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Re: Re: plan dimension standards[Subject Prev][Subject Next][Thread Prev][Thread Next]
- To: seaoc(--nospam--at)seaoc.org
- Subject: Re: Re: plan dimension standards
- From: rlewis(--nospam--at)techteam.org (Richard Lewis)
- Date: 11 Feb 1998 14:55:20 GMT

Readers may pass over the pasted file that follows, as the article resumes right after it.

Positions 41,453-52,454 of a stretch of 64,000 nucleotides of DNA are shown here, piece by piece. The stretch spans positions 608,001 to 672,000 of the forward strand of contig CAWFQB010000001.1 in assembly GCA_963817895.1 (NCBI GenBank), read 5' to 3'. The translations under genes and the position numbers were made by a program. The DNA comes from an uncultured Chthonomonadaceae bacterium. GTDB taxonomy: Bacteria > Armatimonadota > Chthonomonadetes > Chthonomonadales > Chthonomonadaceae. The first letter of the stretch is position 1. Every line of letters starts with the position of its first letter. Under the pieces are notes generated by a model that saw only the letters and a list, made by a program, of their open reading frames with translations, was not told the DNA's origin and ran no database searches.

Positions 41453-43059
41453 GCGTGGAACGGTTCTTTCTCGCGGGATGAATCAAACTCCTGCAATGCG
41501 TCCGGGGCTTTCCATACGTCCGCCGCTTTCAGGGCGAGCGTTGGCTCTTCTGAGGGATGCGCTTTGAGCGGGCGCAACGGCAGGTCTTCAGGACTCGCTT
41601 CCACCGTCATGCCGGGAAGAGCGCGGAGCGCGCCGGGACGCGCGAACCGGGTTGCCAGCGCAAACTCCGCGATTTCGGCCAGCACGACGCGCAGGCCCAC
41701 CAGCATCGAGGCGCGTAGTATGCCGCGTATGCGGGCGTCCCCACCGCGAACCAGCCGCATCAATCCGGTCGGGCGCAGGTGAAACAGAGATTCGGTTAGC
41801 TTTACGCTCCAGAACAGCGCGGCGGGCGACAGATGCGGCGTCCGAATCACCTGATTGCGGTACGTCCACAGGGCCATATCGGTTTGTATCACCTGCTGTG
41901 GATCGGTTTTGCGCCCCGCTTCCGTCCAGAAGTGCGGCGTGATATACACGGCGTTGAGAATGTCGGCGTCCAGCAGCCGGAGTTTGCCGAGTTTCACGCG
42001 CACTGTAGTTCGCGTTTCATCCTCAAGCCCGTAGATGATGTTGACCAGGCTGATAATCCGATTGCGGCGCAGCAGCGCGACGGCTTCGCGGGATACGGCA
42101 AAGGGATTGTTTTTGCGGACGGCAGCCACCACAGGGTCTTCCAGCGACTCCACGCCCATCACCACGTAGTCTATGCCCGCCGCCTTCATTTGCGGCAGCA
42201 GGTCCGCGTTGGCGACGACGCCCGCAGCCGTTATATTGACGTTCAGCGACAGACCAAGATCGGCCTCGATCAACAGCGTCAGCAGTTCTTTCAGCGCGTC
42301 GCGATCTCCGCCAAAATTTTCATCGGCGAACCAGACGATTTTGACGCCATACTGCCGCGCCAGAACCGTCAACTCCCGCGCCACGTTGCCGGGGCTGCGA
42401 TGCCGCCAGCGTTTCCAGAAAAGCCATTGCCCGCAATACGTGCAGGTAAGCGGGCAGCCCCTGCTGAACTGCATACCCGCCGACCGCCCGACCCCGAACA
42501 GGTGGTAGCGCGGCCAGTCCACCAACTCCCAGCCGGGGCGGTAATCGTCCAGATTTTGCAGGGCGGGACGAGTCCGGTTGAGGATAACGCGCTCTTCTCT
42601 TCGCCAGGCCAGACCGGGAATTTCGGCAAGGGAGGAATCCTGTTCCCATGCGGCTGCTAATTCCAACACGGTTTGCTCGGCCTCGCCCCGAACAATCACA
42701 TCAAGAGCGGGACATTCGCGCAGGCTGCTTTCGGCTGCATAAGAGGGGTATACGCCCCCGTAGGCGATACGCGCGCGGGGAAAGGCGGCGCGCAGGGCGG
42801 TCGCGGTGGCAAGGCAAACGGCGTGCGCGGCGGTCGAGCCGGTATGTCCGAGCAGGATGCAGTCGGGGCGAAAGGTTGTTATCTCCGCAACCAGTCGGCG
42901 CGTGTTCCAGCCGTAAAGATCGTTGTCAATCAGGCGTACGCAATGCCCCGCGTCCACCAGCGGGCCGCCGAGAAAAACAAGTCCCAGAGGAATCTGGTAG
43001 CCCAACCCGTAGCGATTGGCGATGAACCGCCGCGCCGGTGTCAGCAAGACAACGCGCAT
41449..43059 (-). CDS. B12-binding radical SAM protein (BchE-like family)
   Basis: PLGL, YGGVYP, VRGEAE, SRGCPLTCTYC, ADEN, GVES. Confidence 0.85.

seaoc(--nospam--at)seaoc.org,Internet writes: I usually refer all dimension to the architectural plan, except for say, major column line to line dimension, top of steel elevations. Why, we all know that architect always change dimension before we even notice it. Just have to update our drawings every so often. I don't see any choice. I also incorporate a note in my General note requiring the contractor to coordinate dimensions in all drawings and bring to my attention of any discrepencies before proceeding to construction. That's my back-up insurance in case I miss something. I understand your position (and the position of a large part of the list server), but I can't agree with it. Please don't take this personal, I only singled out your letter because it made some comments I think lots of people agree with, so nothing personal here. As the design professional, we are responsible for coordinating our dimensions. We should not put this responsibility on the contractor. If there are discrepancies between the structural drawings and the architectural drawings it is a breakdown in communication and coordination between the architect and the engineer and it is not up to the contractor to straighten us out!! I prefer to include all dimensions on my drawing that are important to the structure and the design. I want everyone who looks at my drawings to know what I designed it for. If my dimensions do not match the architects drawings and the contractor points that out then I do one of two things; 1. I go back to the Architect and the Owner and apologize for having poor drawings and tell them I will do whatever I need to to straighten them out. 2. I chew out the architect for changing the dimensions and not telling me. It is his responsibility to coordinate any changes he makes with the consultants. If the architect changes dimensions and as a result my design is insufficient because the span was enlarged, shear increased, etc. and a structural failure begins to occur, I can point back to my drawing and say "Hey, it was not designed for that. Here is the dimension it was designed for". If I never included the dimension on the plan and the architect changed it then how is anybody to know that the design was inadequate? And how can I justify, in court if need be, that I designed it correctly? I realize this is an ideal world situation where the architect and the consultants fully coordinate their drawings. But isn't that what the Owner is paying for? Do we write clauses in our contracts that state coordination of all dimensions is the Owners and Contractors responsibility? NO! Therefore lets do the job we are paid to due. If an architect continually makes changes on you without telling you then write it in to your contract about extra service billing for making these changes. If he still does it then maybe you shouldn't be working for him because they are a disaster waiting to happen! The hardest thing is to turn down work, but if working for them compromises your integrity as an engineer then maybe you should not be working for them. My $0.02 __________________________________________________ Richard Lewis, P.E. Missionary TECH Team rlewis(--nospam--at)techteam.org The service mission like-minded Christian organizations may turn to for technical assistance and know-how.
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